Measurements of PI curves enable the light requirements of algae for photosynthesis to be characterized, particularly in the context of fluctuating radiation conditions (Henley 1993). High α together with low Ic and Ik values, as measured in the four Interfilum strains, are typical for algae living under shaded conditions. Although microclimatic information on the natural habitats of the Interfilum species are missing, we know from our field observations on Klebsormidium and from Dr. T. Mikhailyuk (pers comm), that it appears to prefer low radiation conditions such as under the canopy of oak trees (I. terricola SAG 2100; Table 1). However, in the present study PAM measurements under enhanced photon fluence rates clearly documented that all Interfilum isolates were not photoinhibited. This is a rather unusual photophysiological response pattern, as in most algae studied so far low radiation adaptation of photosynthesis is typically reflected in photoinhibition under high light conditions (e.g., Bischof et al. 1998). From the few data available on Klebsormidium, it seems that such a photophysiological plasticity is a common trait for soil crust green algae to better cope with strong fluctuating changes in the natural light climate (Kaplan et al. 2012, Karsten and Holzinger 2012). In “higher plants” and various algal groups, a set of mechanisms have been described which limit the extent of photodamage and/or which efficiently repair photodamage (Raven 2011). These mechanisms include partial avoidance of photodamage by restricting the number of photons incident on the photosynthetic apparatus. For example, phototactic movement of plastids within cells to minimize the absorption of incident PAR. Other avoiding mechanisms typically aim to dissipate excitation of photosynthetic pigments, e.g., by nonphotochemical quenching (e.g., xanthophyll cycle) or photochemical quenching (e.g., alternative electron transport pathways) (Raven 2011). The reason for the lack of photoinhibition in all Interfilum isolates might be explained by one of these mechanisms, but needs to be further investigated.
The effect of increasing temperatures on respiratory oxygen consumption and photosynthetic oxygen production in the four Interfilum isolates showed intraspecific, as well as strong differences in the temperature requirements of both physiological processes. While three of four Interfilum strains exhibited optimum photosynthesis between 30°C and 40°C, one isolate was already strongly inhibited under these temperatures, and at 45°C none of the isolates showed oxygen evolution. In contrast, respiration of all strains was not detectable at low temperatures, and was highest between 35°C and 45°C. The emerging picture is that photosynthesis under lower temperatures is generally more efficiently functioning than respiration, while the opposite is true for higher temperatures, where respiration typically exhibits enhanced activity rates compared to photosynthesis. This is also in agreement with the P:R ratios (Fig. 7), which confirm a high net carbon gain and hence biomass formation mainly under temperate conditions, thereby reflecting the natural habitats of the four Interfilum strains. Consequently, the physiological requirements point to optimum in situ photosynthesis activity periods of Interfilum during cool and moist spring and autumn in temperate regions compared to the often rather dry and warm summer months (http://www.worldclimate.com). This disproportionate effect of temperature on two of the key physiological processes in aeroterrestrial green algae has also been documented in the closely related Klebsormidium crenulatum and Klebsormidium dissectum (Karsten et al. 2010, Karsten and Holzinger 2012), as well as in Prasiola crispa from Antarctica (Davey 1989). The latter species is a macroalgal member of the Trebouxiophyceae (Chlorophyta), and hence from an evolutionary standpoint far distant from Interfilum and Klebsormidium. Nevertheless, similar physiological response patterns with rising temperatures strongly support the assumption that aeroterrestrial green algae in general, and independent of their phylogenetic position, exhibit this trait. The conspicuously different temperature requirements for photosynthesis and respiration can be explained by the fact that the first process is more dependent on light-related processes (light absorption, energy transfer etc.) than on temperature, while the second one is completely controlled by temperature (Atkin and Tjoelker 2003). Algal respiration consists of a set of catabolic reactions, localized in different cellular compartments and controlled by a whole array of specific enzymes, of which many exhibit different temperature optima. One partly inhibited respiratory enzyme under cool conditions would be sufficient to act as a bottleneck affecting the whole process (Atkin and Tjoelker 2003).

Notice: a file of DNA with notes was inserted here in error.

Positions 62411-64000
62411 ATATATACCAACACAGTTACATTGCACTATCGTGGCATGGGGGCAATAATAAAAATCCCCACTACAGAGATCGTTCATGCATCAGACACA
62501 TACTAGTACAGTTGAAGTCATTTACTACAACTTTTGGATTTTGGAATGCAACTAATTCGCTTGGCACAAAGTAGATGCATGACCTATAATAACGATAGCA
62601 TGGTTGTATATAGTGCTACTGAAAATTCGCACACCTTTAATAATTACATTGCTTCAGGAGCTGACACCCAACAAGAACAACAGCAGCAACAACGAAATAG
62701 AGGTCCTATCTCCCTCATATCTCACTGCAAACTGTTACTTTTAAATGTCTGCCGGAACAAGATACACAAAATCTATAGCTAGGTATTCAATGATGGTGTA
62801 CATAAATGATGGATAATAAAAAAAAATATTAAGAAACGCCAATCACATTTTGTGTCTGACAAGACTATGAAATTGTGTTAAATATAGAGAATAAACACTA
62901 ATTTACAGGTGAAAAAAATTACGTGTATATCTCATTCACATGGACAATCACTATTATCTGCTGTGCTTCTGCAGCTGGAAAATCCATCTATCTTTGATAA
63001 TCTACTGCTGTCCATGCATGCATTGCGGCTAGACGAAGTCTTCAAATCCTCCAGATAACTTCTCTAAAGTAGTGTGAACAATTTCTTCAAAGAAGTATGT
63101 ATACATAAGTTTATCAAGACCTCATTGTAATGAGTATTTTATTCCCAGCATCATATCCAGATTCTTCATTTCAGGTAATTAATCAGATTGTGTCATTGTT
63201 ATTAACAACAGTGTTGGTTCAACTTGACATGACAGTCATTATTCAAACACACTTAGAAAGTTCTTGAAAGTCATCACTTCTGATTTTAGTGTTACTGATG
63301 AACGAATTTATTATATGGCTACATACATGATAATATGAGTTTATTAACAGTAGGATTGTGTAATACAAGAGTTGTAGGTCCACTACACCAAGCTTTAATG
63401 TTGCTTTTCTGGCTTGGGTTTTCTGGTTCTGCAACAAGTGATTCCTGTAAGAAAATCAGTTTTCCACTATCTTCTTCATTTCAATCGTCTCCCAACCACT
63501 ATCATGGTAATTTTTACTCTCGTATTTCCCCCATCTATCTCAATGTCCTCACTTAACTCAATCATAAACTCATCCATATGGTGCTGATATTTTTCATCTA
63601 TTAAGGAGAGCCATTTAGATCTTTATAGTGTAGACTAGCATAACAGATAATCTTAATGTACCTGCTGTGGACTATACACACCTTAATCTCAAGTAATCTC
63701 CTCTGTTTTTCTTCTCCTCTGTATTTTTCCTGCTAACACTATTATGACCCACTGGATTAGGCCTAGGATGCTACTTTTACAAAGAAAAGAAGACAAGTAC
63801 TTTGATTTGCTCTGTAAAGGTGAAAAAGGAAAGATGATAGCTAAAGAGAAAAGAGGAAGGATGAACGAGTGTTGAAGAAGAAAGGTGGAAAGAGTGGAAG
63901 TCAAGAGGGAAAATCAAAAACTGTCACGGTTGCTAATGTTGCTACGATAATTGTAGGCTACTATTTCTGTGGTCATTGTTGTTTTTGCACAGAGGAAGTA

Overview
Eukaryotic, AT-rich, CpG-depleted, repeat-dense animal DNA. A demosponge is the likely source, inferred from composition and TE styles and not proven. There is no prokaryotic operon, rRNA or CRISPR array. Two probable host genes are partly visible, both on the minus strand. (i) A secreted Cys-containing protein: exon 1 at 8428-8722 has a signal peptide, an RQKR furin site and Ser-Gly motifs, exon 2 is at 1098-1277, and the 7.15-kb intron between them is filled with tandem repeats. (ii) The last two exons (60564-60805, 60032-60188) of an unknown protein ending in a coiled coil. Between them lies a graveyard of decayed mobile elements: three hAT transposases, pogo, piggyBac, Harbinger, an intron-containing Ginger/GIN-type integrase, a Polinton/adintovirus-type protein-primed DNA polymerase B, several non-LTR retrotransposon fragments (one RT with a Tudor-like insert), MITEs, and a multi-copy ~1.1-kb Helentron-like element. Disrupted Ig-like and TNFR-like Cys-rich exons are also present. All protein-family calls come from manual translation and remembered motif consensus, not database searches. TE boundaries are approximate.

In conclusion, the aeroterrestrial Interfilum isolates investigated for the first time in the present study, exhibited a high dehydration tolerance, low light requirements for photosynthesis in combination with a lack of photoinhibition, and a relatively high temperature tolerance compared to the monthly maximum air temperature of the respective habitats (Table 1), which concur with the regular occurrence in temperate soils or temperate biological soil crust communities. Although water availability seems to be the ecological key factor for aeroterrestrial algae, there exists of course under natural conditions an interrelationship of all environmental factors, which affect and control the optimum water content in terrestrial habitats. However, further information on inter- and infraspecific differentiation in Interfilum is urgently needed, to better understand physiological plasticity and adaptive strategies of this genus along with state-of-the-art approaches in genomics and transcriptomics.